Borrowers seeking uninsured mortgages will still have to qualify for their loans at a rate two percentage points higher than the bank’s offered rate or 5.25 per cent, whichever rate is higher at the time, the Office of the Superintendent of Financial Institutions said today. That means homebuyers will have to show they can afford loans at interest rates of more than 7 per cent, with mortgage rates at major commercial banks exceeding 5 per cent.
Manufacturing sales rose 2.8 per cent in October
Manufacturing sales rose 2.8 per cent to $72.6 billion in October. Sales increased in 12 of 21 industries, led by the petroleum and coal, food, chemical and miscellaneous manufacturing industries. Meanwhile, motor vehicles and machinery posted the largest monthly declines. Compared with the same month last year, total sales were up 16.5 per cent.
Sales in constant dollars were unchanged in October, indicating that the entire increase in current dollar sales was driven by higher prices as the Industrial Product Price Index rose 2.4 per cent in October.
Niagara College leads the way in palliative care training for Paramedic students
Niagara College’s Paramedic program has taken a leap forward when it comes to offering students critical training in palliative care.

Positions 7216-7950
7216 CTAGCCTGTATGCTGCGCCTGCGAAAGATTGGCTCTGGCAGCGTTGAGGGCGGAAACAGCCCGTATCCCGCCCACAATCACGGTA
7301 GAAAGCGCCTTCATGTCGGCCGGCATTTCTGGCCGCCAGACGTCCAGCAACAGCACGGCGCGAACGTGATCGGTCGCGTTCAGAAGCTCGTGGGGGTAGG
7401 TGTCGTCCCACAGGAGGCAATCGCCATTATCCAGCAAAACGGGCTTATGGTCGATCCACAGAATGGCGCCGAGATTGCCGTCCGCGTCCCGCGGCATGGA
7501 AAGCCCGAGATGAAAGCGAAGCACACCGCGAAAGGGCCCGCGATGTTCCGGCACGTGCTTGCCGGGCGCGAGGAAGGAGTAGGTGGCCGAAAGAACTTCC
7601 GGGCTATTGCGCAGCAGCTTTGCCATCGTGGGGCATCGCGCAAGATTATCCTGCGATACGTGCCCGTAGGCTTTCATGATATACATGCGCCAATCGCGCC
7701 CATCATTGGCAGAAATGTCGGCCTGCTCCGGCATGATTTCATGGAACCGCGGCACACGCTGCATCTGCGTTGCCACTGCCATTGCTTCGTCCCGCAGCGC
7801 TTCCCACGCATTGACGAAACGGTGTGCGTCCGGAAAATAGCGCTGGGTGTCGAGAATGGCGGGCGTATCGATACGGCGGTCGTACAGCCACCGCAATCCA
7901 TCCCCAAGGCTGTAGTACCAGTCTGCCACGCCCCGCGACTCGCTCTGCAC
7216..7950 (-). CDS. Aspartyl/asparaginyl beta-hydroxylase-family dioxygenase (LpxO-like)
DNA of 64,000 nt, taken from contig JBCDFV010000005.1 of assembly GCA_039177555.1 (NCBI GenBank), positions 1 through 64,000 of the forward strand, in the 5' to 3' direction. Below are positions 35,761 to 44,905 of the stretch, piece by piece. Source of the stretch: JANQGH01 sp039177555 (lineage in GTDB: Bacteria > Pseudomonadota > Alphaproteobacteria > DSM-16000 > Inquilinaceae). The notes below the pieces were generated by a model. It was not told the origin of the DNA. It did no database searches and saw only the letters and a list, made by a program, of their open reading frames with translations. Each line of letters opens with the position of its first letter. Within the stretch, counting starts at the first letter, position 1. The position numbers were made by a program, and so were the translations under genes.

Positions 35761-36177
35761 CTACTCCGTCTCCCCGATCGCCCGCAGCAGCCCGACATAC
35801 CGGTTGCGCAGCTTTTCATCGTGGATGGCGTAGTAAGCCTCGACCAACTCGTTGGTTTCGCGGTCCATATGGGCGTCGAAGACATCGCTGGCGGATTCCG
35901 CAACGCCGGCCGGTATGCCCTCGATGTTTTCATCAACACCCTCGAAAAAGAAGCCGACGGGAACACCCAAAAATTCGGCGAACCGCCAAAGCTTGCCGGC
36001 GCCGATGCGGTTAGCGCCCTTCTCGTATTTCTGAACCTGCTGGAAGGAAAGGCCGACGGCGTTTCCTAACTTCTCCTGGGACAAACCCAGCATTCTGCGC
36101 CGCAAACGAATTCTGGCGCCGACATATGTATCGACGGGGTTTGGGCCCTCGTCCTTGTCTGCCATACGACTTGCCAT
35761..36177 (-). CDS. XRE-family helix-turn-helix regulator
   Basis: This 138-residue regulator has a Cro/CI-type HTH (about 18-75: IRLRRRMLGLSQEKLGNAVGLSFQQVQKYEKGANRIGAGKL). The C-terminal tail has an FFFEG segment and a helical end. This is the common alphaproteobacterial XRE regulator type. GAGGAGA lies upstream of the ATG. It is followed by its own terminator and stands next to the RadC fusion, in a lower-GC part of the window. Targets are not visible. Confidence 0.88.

Thanks to a new partnership with Pallium Canada, Niagara College is leading the way as the first college in Canada to adopt Pallium’s award-winning Learning Essential Approaches to Palliative Care (LEAP) Paramedic course into their Paramedic program curriculum.
Niagara Health signs agreement with Oracle Cerner to build a modern hospital information system
Niagara Health has signed a 10-year agreement with Oracle Cerner to build a modern hospital information system.
The new system, named Project Monarch, will serve all five Niagara Health sites and Hotel Dieu Shaver Health and Rehabilitation Centre and include digital solutions to manage information for inpatient and outpatient services including acute care, surgical care, emergency and urgent care, complex care, mental health, cancer care and rehab.
Focus on Real Estate
Average rent in Canada hit over $2K last month – and there’s no signs of slowing
New data shows that the average monthly cost to rent a home in Canada rose to a record $2,024 in November, and experts say the trend does not show signs of stopping soon.
The National Rental Report published Tuesday shows average rent across the country was at an all-time high in November, up 2.5 per cent from October. The average monthly rent was also up $224 compared with a year ago, for gain of 12.4 per cent.
How big of a home can you get for $300K?
A recent study conducted by Point2 Homes looks at how much residential space Canadians can get for about $300,000, or half the national average price of a home. The study is based on data from 43 of Canada’s largest cities.
According to the online real estate search portal, those living in parts of Quebec and Atlantic Canada, such as St. John’s, N.L., are seeing the most value for their money. In these regions, $300,000 is enough to purchase more than 139 square metres (1,500 sq. ft.) of residential space, on average. Homes in Quebec’s Trois-Rivières and Saguenay in particular offer the most room for the least amount of money.
Through the Daily Updates, the GNCC aims to deliver important business news in a timely manner. We disseminate all news and information we feel will be important to businesses. Inclusion in the Daily Update is not an endorsement by the GNCC.